The Clinton campaign theme was set. By July 23, 2016, Clinton’s campaign manager, Robby Mook, was telling ABC News on Sunday that “experts are telling us that Russian state actors broke in to the DNC, took all these emails and now are leaking them out through these Web sites. .?.?. It’s troubling that some experts are now telling us that this was done by the Russians for the purpose of helping Donald Trump.” A couple of days later, Rep. Adam Schiff (D-Calif.), who was to lead the post-election “Trump-Russia collusion” charge in Congress, declared:
Given Donald Trump’s well-known admiration for Putin and his belittling of NATO, the Russians have both the means and the motive to engage in a hack of the D.N.C. and the dump of its emails prior to the Democratic Convention. That foreign actors may be trying to influence our election—let alone a powerful adversary like Russia—should concern all Americans of any party.
In August, it was reported, Senate Minority Leader Harry Reid wrote to FBI Director James Comey demanding disclosure of the contents of the dossier: “In my communications with you and other top officials in the national security community, it has become clear that you possess explosive information about close ties and coordination between Donald Trump, his top advisors, and the Russian government…The public has a right to know this information.” And, of course, Hillary Clinton famously accused Trump of being “Putin’s puppet” during their third presidential debate.
The Steele dossier was now driving the Obama administration’s scrutiny of Trump’s people as well as media coverage of the campaign. Steele, the BBC reported, “flew to Rome in August to talk to the FBI. Then in early October, he came to the US and was extensively debriefed by them, over a week. He gave the FBI the names of some of his informants, the so-called ‘key’ to the dossier.” The FBI went to the Foreign Intelligence Surveillance Act (FISA) court and obtained an order to “monitor the communications” of Carter Page, as “part of an investigation into possible links between Russia and the campaign.” According to the Guardian, the FISA court turned down its first application (an unusual event, if true), asking the agency to narrow its focus. Eventually, the FBI managed to convince the court that “there was probable cause to believe Page was acting as an agent of a foreign power.” What was the basis of this probable cause? CNN reported that the FBI based its application on the claims made in the Steele dossier. That’s very serious business. If the FBI was presenting the FISA court unverified material from the dossier as if it were verified then it was clearly deceiving the court in order to obtain a politically-motivated warrant.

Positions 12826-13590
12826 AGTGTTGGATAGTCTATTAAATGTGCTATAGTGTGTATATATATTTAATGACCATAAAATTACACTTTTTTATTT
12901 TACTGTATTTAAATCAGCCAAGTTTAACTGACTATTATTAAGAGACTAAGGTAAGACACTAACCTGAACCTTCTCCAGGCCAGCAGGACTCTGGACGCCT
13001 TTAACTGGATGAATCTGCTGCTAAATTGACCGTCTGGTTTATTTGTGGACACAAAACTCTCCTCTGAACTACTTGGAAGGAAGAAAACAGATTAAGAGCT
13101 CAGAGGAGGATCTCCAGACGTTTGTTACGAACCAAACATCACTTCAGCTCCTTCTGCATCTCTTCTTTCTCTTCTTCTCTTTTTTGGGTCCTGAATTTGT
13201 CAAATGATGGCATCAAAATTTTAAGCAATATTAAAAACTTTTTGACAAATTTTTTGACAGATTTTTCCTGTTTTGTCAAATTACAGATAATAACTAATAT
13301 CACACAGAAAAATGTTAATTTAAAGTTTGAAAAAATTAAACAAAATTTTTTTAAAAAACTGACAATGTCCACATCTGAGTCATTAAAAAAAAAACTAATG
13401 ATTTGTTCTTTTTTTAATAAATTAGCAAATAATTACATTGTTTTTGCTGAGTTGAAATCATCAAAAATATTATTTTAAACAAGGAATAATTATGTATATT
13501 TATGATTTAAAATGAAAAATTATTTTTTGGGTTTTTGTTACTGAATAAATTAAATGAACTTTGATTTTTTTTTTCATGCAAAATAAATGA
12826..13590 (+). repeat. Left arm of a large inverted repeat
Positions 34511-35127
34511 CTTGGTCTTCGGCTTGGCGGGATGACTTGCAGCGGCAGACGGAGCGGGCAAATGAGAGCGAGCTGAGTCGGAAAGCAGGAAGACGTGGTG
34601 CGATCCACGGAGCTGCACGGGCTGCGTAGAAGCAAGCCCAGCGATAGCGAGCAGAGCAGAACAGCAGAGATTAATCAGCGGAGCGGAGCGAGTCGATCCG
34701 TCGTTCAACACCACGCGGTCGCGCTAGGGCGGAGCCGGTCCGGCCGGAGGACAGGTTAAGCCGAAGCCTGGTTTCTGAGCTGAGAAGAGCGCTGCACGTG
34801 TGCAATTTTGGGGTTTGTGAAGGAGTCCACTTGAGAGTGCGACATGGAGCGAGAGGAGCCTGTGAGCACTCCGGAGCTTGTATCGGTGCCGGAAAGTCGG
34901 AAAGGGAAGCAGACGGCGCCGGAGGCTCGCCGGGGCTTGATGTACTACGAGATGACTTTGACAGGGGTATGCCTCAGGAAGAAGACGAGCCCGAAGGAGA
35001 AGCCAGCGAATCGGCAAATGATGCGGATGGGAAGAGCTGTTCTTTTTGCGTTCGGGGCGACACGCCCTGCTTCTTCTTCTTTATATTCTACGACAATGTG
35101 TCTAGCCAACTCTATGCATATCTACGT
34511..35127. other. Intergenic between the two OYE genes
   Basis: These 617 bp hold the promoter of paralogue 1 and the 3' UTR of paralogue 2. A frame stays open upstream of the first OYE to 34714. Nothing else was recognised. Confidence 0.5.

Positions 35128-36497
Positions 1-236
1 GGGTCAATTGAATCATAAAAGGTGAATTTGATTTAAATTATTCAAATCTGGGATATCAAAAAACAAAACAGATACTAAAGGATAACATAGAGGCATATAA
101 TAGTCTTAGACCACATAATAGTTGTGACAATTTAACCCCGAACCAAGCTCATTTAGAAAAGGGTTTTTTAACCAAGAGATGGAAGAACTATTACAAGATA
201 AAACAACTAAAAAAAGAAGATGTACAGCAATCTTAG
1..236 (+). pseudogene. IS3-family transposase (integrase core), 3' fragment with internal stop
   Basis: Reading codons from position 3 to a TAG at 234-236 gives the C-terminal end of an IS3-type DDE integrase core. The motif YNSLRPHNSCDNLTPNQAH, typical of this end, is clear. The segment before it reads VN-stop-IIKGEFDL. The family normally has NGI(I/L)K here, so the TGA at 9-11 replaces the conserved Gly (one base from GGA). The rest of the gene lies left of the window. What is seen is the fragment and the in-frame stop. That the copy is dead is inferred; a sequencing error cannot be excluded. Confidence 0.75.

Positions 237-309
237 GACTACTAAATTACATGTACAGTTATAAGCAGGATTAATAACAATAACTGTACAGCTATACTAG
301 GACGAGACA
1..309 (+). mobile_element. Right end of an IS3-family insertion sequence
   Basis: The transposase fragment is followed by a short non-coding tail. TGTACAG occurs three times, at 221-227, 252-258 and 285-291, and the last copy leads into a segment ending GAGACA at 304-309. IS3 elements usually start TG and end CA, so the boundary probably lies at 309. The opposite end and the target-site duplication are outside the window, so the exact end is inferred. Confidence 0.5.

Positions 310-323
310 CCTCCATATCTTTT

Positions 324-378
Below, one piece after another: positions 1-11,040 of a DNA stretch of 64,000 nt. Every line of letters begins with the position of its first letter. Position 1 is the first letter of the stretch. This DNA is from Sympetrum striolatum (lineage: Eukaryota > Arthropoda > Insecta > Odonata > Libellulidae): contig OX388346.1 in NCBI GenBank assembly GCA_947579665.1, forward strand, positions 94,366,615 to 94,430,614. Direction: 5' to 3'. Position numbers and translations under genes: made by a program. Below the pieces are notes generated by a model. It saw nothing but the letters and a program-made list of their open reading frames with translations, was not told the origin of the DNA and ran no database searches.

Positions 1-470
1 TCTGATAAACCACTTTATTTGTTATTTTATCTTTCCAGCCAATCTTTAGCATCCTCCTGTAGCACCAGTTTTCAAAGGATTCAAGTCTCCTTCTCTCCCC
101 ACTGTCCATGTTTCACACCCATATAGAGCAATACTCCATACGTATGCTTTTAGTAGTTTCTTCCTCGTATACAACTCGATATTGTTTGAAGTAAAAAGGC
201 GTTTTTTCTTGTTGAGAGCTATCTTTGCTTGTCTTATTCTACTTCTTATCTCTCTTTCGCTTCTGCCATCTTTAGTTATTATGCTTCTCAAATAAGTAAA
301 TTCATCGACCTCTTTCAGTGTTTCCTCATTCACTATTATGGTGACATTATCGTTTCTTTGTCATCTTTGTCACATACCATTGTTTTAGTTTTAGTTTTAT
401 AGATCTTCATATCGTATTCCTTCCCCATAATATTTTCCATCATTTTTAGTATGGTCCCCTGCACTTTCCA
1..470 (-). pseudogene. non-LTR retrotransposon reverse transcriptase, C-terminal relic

By September 2016, U.S. media were reporting that Carter Page had become a person of interests for the U.S. government: “U.S. intelligence officials are seeking to determine whether an American businessman identified by Donald Trump as one of his foreign policy advisers has opened up private communications with senior Russian officials—including talks about the possible lifting of economic sanctions if the Republican nominee becomes president.” Words straight from the dossier. The same media report had “U.S. intelligence agencies” receiving reports that Page met one Igor Diveykin, who “serves as deputy chief for internal policy and is believed by U.S. officials to have responsibility for intelligence collected by Russian agencies about the U.S. election.” This too is almost verbatim from Steele’s July 19 memo.
The U.S. government has actually made very little pretense that it didn’t make use of the dossier. FBI Director James Comey admitted to Congress that the dossier had been “one of the sources of information the bureau has used to bolster its investigation.” Then, on Jan. 11, 2017, following Director of National Intelligence James Clapper’s meeting with Trump during which he and Comey presented the president-elect a summary of the dossier, Clapper issued a strange statement: The intelligence community “has not made any judgment that the information in this document is reliable, and we did not rely upon it in any way for our conclusions. However, part of our obligation is to ensure that policymakers are provided with the fullest possible picture of any matters that might affect national security.” This was a classic non-denial denial. That he and his friends did not “rely” on the dossier doesn’t mean that they didn’t make full use of it.
Federal investigators also wiretapped Paul Manafort, both before and after the election and indeed right through to the last days of the Obama administration. According to CNN, the FBI launched an investigation of Manafort in 2014 shortly after the Feb. 22, 2014, coup d’etat in Ukraine. Manafort had worked as a political consultant work for former Ukraine President Viktor Yanukovych’s Party of Regions. However, the “surveillance was discontinued at some point last year for lack of evidence.” In other words, by the time Manafort went to work for the Trump campaign in May 2016, he was no longer under FBI surveillance. The FBI resumed its surveillance at just about the time the first of Steele’s memos started arriving in Washington.